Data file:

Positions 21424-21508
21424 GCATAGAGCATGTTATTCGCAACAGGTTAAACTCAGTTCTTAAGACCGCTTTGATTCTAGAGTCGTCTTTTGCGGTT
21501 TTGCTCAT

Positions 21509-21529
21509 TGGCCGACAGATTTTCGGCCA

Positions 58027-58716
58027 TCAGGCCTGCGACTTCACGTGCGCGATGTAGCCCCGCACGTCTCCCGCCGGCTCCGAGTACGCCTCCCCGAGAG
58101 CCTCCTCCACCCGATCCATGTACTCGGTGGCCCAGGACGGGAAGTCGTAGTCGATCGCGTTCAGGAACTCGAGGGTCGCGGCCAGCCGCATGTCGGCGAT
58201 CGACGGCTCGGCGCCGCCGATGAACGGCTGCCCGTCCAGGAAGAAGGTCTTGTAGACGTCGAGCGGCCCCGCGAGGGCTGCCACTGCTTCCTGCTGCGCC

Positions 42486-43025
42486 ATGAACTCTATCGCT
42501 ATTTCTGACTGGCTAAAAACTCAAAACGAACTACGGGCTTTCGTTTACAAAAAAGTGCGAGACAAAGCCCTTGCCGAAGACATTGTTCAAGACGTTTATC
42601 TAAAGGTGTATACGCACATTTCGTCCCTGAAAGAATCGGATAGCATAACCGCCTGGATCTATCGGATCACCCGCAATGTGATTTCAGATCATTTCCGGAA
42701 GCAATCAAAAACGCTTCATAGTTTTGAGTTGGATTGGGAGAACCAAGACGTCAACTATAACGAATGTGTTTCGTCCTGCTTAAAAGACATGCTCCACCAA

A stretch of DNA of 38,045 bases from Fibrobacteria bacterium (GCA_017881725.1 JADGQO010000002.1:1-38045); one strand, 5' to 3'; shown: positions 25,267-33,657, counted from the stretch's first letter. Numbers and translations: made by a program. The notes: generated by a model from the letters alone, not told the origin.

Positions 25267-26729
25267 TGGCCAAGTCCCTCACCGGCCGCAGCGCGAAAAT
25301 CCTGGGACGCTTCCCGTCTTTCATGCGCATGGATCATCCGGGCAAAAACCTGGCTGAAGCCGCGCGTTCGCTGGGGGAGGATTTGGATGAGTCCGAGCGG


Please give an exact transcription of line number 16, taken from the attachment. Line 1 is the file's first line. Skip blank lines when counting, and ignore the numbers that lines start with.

Positions 25267-26729